If you are in the Brampton area and do not have a Church to attend you are welcome to join us on Sunday December 23rd at 11AM for a special Christmas Sunday Service.  We also pray that you will be able to join us on Monday December 24th at 7PM for a Christmas Eve celebration.  I know that each service will be a blessing to every one of us. 

                We pray that you will receive God’s richest blessings in this Christmas season and in the coming year.

Where Is Your Faith?

““Where is your faith?”  He asked His disciples.  In fear and amazement they asked one another, “Who is this? He commands even the wind and the water, and they obey Him.””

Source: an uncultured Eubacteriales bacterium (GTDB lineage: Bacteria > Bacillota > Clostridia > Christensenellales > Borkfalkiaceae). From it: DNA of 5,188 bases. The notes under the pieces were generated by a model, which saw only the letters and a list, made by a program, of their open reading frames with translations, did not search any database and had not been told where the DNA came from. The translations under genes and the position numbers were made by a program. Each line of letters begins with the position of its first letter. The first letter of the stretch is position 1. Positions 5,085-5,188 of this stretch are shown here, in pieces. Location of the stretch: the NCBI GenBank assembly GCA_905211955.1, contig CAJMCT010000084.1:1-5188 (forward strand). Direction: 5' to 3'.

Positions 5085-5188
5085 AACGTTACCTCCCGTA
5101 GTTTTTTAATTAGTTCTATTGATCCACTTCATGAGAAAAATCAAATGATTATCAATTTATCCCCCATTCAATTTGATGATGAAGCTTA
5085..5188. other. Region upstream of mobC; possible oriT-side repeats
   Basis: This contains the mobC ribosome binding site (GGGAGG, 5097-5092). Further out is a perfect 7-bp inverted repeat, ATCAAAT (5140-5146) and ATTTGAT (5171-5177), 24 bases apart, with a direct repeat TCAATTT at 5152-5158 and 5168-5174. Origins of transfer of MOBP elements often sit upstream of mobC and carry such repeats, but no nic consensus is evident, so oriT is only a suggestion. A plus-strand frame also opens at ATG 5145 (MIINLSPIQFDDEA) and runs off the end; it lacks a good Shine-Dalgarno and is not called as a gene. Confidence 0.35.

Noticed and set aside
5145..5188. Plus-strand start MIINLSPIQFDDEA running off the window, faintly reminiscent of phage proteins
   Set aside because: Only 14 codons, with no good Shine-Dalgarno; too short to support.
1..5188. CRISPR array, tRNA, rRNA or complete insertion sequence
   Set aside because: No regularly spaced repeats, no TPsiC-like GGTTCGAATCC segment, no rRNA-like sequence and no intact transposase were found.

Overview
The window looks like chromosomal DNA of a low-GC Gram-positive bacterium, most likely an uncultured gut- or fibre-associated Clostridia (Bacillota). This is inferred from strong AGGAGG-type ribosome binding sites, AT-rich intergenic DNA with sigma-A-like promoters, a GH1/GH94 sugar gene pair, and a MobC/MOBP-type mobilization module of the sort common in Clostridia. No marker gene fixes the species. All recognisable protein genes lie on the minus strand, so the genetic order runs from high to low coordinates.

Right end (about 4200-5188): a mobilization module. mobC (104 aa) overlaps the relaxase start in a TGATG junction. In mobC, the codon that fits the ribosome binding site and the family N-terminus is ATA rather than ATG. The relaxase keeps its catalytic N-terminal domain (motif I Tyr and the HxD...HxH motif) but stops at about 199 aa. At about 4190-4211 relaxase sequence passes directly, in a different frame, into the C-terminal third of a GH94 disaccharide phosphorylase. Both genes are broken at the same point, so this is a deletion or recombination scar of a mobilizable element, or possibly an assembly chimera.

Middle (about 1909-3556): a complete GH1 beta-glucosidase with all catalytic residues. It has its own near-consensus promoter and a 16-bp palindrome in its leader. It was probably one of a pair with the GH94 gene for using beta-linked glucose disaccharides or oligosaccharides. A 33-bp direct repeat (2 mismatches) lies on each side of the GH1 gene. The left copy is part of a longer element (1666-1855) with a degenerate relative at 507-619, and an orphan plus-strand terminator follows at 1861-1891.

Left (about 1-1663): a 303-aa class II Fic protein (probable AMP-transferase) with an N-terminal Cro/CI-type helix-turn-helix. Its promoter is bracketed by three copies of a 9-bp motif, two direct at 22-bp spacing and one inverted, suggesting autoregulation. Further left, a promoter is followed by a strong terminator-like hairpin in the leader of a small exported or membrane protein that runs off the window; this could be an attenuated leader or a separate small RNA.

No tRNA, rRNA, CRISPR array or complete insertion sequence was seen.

Luke 8:25

                Reading Crawford Loritt’s essay “Jesus’ Transforming Power on Behalf of the Afflicted” got me to thinking about a great need in the local Church.  It is one which has been occupying an increasing amount of my thinking in recent years.  This is our need for a growing involvement in dependant prayer.  Loritt begins his essay with the following reflection.